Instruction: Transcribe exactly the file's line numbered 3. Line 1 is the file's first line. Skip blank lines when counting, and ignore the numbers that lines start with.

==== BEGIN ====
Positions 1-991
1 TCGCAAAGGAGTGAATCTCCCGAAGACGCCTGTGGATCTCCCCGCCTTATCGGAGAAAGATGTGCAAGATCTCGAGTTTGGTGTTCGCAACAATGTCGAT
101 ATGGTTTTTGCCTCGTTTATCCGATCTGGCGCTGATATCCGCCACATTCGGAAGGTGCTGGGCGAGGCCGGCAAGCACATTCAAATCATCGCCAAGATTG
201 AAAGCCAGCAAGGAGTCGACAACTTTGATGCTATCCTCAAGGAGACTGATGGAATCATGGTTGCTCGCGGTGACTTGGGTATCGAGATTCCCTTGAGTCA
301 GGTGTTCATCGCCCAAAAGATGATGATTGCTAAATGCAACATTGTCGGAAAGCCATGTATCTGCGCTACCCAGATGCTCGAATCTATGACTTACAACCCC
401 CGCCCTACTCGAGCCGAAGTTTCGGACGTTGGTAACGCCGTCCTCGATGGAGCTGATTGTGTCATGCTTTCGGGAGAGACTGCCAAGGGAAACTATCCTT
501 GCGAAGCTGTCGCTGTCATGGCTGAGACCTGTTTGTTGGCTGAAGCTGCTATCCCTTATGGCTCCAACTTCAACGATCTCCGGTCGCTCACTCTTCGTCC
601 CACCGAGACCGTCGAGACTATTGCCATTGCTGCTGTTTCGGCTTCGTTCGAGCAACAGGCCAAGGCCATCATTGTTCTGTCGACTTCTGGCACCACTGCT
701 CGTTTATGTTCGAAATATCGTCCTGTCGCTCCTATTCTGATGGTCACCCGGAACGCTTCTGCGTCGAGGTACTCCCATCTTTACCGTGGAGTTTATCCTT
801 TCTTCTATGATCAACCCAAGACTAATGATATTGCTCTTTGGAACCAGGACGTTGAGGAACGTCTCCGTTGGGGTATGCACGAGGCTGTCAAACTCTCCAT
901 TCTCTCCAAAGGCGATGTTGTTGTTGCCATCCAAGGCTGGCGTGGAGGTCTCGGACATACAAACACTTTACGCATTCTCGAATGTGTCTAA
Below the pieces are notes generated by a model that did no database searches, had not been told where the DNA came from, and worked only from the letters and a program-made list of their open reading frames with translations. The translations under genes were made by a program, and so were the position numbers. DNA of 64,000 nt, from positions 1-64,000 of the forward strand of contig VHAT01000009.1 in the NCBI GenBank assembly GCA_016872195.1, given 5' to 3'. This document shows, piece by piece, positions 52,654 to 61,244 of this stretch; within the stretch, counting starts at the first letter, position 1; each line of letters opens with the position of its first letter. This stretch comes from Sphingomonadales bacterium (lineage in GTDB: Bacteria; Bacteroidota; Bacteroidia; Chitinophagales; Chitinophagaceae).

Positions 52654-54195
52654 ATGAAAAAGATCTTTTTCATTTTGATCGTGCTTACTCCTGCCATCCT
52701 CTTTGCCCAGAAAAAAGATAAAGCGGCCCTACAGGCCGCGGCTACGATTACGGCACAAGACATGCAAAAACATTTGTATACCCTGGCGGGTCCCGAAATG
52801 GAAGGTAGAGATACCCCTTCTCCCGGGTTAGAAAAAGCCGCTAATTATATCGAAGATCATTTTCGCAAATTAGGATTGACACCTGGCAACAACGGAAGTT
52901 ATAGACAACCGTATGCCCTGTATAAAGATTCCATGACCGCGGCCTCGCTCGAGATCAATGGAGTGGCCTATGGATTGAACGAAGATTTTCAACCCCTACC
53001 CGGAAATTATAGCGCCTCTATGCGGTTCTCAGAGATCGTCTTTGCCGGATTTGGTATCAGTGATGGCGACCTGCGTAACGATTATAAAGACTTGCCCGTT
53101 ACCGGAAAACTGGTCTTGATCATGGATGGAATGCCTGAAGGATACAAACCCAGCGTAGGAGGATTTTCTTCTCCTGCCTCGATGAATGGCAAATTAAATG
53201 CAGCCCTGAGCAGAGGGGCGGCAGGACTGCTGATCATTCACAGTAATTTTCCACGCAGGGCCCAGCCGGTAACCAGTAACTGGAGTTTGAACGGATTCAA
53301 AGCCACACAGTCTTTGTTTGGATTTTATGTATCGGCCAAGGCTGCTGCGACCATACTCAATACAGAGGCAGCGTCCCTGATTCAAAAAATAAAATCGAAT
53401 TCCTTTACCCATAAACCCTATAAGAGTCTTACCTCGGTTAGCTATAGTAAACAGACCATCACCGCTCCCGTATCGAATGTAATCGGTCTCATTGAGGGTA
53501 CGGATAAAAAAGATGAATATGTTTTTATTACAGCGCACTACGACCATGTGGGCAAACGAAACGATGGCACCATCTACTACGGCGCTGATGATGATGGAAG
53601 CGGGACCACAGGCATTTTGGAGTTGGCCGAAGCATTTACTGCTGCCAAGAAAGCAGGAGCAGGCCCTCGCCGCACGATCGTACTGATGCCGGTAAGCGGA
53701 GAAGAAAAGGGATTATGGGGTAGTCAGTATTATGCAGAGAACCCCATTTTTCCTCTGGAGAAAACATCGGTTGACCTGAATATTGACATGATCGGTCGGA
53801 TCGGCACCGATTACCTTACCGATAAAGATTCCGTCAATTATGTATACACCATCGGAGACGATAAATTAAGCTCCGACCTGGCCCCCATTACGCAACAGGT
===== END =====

101 ATGGTTTTTGCCTCGTTTATCCGATCTGGCGCTGATATCCGCCACATTCGGAAGGTGCTGGGCGAGGCCGGCAAGCACATTCAAATCATCGCCAAGATTG